I’ve made a lot of complicated recipes in my time. Being human, I, just like any other woman entering her prize winning jelly in the state fair, enjoy bragging about what she’s made just a little. I very rarely bake the same recipe more than once. But there’s one recipe which I make more than any other recipe which will never go up on Instagram.
There’s no way I can ever apply enough Instagram filters to make this cake look beautiful. It’s impossible. Desserts which require nine by thirteen pans are not pretty desserts, and so are made and consumed in secret. Instagram never knows about them, unless they are brownies or lemon bars which have been taken out of the pan, placed on a vintage plate and garnished with powdered sugar. But strawberry rhubarb pudding cake demands to be served in a bowl, because just like mashed potatoes, strawberry rhubarb pudding cake is that dessert which you eat when you feel like life is spinning out of control.
This is the recipe you make when you are seriously considering skipping dinner because you want to hide from the world in your bed. This is what you make when you feel sad about an argument you had with someone you love, when you’re contemplating life changes, or feel exhausted and just want to sit in silence with the cat. And best of all, this is the recipe which has enough vegetables in it you don’t have to feel guilty about calling it your dinner or breakfast. That is probably the reason it survived the mid century and was passed down to me.
The very name of the dessert makes people look at me funny while I rave to them about this recipe. I was skeptical too. Rhubarb isn’t popular anymore, and most people couldn’t recognize it if you waved it in front of their nose. But the friend who gave me the recipe swore it would change my life, and change my life, it did.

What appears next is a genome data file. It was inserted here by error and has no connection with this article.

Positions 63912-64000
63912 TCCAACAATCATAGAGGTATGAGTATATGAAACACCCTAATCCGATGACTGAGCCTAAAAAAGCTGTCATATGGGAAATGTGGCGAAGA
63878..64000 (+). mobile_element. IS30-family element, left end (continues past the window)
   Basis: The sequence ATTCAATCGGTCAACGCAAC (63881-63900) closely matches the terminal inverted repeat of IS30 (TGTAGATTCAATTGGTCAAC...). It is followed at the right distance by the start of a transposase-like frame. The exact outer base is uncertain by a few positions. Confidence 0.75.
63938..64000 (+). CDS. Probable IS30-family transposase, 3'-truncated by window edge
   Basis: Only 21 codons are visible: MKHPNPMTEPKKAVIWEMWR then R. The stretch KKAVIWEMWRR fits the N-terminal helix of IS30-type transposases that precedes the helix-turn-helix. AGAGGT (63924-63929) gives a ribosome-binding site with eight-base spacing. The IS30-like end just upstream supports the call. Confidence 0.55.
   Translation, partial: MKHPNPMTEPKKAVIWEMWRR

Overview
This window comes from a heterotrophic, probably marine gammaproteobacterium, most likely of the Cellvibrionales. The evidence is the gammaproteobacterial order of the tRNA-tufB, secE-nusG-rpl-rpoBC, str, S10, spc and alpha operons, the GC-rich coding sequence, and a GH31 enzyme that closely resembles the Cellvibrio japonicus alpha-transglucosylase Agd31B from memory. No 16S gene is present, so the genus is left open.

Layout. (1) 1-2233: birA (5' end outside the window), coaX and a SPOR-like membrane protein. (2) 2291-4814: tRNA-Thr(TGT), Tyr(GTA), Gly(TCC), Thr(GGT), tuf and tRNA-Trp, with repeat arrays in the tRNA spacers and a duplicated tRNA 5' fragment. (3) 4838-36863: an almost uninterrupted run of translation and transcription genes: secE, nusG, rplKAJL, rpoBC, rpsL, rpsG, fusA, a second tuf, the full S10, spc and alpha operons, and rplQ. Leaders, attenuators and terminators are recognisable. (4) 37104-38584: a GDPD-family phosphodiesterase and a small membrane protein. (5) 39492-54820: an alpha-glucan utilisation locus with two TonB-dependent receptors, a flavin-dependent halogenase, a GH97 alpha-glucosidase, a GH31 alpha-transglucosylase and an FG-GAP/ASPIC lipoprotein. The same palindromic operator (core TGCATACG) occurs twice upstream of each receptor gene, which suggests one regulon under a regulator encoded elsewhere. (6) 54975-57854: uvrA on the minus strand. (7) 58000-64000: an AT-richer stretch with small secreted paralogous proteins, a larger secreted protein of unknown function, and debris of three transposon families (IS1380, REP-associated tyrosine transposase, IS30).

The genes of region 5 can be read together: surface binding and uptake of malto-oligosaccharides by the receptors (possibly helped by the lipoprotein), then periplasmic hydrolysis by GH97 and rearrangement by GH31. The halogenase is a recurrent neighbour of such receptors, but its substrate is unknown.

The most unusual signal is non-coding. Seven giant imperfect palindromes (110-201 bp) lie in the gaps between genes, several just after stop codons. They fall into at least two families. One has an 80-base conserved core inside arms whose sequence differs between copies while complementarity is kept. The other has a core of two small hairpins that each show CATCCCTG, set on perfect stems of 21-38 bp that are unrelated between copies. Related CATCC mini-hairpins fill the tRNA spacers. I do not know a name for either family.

The recipe is as straightforward as you can get. All you have to do is take a stick of butter, an egg, a cup of sugar, a half teaspoon salt, two teaspoons baking powder, a cup of flour, and a half cup of milk. Dump it all into a bowl, and stir it up. Pour it into a greased nine by thirteen pan, and then over the batter sprinkle three cups of chopped rhubarb, and one cup of strawberries. Over the fruit, sprinkle a cup of cinnamon sugar. Finally, pour one cup of boiling water over the entire pan, and bake at 350 for about 35-40 minutes, or until golden brown.
There’s absolutely no technique required for this, or secret method. There’s no double boiler, minimal clean up, and none of the patience which cookies demand from a baker. Anyone can make this. If rhubarb isn’t in season, change it to berries. If it’s wintertime, use frozen fruit.
When you take it out of the oven and put it in a bowl, it begins to resemble slightly pinkish bread pudding. That doesn’t matter, because the liberal amount of cinnamon makes it smell like home. Cinnamon saves this recipe, and is what makes people stop judging it long enough to try it.
Strawberry rhubarb pudding cake is the girl who you always say has a great personality but it’s a shame about her face. Curling up with a bowl full of pudding cake is as comforting as curling up in my grandma’s recliner with her soft blue plaid flannel blanket.
I still love making outlandish things like whiskey buttermilk ice cream and orange creamsicle tarts. I am still the girl who will put on a full face of makeup on my day off merely because it makes me feel like a functioning human being. But life is not all about appearances, and so sometimes the dessert that will never be served in a fancy restaurant wins. The most photogenic fondant will always taste like crap, and no matter how beautiful it looks in pictures you still know you don’t want to touch that with a ten foot pole. At the end of a long day, instead of googling the recipe that takes about four hours to complete, I’m going to find the recipe that makes the world seem a better place, no matter what it looks like.